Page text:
The planned merger of Staples and Office Depot was blocked on Tuesday 10 May 2016 by a federal judge due to ‘antitrust concerns’, reported The Wall Street Journal on 11 May 2016.
‘U.S. District Judge Emmet G. Sullivan sided with the Federal Trade Commission, which in a December lawsuit alleged the combination of the office superstores would lead to higher prices for large corporations that buy office supplies in bulk’.
The Federal Trade Commission (FTC) has said that the ruling would help firms that buy office supplies.
“Today’s court ruling is great news for business customers in the office supply market,” shared FTC competition chief Debbie Feinstein in a statement.
“This deal would eliminate head-to-head competition between Staples and Office Depot and likely lead to higher prices and lower quality service for large businesses that buy office supplies.”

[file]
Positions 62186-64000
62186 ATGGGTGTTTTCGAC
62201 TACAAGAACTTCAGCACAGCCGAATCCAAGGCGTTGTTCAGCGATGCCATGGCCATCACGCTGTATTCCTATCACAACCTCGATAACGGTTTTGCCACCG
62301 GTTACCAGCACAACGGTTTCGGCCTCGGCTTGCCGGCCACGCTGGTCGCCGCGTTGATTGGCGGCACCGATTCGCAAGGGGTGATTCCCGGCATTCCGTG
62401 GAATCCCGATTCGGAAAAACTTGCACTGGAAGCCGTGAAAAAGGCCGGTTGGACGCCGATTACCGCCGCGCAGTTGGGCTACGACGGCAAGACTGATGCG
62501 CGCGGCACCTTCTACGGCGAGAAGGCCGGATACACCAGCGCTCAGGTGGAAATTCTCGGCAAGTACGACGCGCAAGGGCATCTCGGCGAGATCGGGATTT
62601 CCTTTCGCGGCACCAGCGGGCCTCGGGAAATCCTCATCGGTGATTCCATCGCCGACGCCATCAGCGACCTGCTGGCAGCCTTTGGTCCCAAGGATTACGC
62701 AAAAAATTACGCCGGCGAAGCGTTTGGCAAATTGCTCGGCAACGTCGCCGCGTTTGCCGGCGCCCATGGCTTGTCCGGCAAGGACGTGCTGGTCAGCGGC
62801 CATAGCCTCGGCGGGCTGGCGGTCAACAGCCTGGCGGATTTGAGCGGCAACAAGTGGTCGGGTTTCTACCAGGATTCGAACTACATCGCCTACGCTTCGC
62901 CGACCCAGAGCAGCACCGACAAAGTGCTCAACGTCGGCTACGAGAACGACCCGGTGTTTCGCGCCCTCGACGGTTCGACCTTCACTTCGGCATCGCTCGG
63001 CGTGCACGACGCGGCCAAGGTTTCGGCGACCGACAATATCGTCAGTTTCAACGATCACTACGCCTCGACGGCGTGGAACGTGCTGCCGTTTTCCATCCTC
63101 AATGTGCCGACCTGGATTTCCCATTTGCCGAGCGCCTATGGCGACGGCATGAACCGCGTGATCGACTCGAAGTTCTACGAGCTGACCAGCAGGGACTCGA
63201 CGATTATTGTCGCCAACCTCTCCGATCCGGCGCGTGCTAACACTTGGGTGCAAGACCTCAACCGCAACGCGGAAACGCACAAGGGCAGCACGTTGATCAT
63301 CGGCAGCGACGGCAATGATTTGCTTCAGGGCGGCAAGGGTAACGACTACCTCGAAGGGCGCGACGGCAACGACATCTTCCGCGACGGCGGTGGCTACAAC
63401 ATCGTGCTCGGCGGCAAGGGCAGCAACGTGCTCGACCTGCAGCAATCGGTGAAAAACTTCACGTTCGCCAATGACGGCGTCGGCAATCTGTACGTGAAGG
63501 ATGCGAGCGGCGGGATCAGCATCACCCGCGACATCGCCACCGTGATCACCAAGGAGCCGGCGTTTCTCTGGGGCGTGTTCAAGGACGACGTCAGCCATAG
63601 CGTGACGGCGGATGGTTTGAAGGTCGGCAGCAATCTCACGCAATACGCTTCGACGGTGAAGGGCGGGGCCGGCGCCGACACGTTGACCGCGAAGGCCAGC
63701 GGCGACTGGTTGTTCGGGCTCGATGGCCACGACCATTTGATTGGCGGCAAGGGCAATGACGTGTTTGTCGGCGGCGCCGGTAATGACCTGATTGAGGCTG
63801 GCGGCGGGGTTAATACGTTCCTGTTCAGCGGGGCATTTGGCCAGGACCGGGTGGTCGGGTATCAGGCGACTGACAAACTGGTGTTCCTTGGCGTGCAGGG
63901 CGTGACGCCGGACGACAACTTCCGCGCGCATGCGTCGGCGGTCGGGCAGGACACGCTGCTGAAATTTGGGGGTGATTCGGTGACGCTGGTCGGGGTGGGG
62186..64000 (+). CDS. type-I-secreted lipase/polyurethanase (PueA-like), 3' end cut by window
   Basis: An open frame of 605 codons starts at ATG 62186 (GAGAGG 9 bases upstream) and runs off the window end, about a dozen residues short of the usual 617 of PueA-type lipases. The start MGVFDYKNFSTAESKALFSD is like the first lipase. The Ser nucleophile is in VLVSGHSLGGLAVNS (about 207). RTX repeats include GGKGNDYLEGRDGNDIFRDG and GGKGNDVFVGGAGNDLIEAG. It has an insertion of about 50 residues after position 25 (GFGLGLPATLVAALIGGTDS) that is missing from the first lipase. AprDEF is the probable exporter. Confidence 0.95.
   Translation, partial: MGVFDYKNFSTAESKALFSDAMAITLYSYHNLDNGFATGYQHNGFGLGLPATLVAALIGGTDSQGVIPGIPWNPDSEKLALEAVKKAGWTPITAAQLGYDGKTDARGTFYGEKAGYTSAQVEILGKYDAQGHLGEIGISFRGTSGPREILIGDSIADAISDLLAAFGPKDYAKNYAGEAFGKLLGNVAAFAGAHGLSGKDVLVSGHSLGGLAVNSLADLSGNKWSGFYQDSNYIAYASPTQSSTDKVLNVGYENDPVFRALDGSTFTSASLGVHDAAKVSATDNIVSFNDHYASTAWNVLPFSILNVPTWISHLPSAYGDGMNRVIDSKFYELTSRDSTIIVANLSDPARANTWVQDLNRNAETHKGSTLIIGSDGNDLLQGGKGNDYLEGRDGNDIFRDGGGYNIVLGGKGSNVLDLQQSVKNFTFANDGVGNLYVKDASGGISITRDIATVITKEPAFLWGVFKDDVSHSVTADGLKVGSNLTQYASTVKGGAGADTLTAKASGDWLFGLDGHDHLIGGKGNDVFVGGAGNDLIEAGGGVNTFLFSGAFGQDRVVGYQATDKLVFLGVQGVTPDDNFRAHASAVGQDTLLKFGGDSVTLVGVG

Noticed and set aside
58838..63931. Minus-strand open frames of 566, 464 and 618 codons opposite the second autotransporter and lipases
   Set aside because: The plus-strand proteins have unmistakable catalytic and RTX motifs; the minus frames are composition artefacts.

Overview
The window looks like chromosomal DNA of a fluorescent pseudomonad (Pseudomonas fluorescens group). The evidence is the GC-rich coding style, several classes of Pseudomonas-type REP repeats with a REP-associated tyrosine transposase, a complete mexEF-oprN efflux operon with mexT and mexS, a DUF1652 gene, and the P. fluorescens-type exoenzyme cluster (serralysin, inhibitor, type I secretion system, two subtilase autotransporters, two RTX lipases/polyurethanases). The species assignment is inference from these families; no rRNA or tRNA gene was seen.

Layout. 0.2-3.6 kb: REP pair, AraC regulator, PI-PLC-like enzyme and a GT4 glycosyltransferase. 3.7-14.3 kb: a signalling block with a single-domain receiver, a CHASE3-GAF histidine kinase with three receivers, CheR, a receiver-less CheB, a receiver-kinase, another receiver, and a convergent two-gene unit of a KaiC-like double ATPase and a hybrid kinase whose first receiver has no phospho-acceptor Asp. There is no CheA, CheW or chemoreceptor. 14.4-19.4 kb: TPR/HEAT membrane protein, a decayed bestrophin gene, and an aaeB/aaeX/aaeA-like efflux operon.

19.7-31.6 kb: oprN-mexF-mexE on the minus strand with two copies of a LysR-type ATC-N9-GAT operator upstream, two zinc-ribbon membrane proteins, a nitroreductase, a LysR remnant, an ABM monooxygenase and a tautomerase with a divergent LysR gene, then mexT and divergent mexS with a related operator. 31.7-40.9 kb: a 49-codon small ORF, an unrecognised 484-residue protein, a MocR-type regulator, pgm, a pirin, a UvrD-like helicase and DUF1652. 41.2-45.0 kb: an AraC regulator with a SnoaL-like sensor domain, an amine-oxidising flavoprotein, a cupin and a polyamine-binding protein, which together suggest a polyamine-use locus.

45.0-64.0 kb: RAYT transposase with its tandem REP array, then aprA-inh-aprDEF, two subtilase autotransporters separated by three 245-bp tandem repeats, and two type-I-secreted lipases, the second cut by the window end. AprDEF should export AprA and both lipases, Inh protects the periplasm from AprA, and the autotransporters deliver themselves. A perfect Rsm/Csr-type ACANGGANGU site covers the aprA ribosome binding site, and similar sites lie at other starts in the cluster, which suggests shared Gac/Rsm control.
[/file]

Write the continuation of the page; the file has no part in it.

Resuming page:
Staples initially made its offer to buy Office Depot in February 2015 in a ‘cash-and-stock deal valued at US $5.5 billion (AUD $7.49 billion) at the time’. By December 2015, FTC took legal action to block the buyout and Staples was taken to court.
“We are extremely disappointed that the FTC’s request for preliminary injunction was granted despite the fact that it failed to define the relevant market correctly, and fell woefully short of proving its case,” said Staples’ CEO Ron Sargent in a statement.
Office Depot CEO Roland Smith said that the company would not appeal and that the two companies involved would end the merger agreement on Monday. In a company statement, Office Depot also stated that ‘it would share its plans next week when it reports quarterly earnings. The company also noted that ‘it would now focus on absorbing OfficeMax, a competitor it bought a few years ago’.
‘The ruling marks the second time the FTC has defeated a Staples-Office Depot merger effort. It won a decision in 1997 that prevented the companies from joining forces. In the current case, the office suppliers argued the market had changed dramatically in the nearly two decades since the earlier decision’.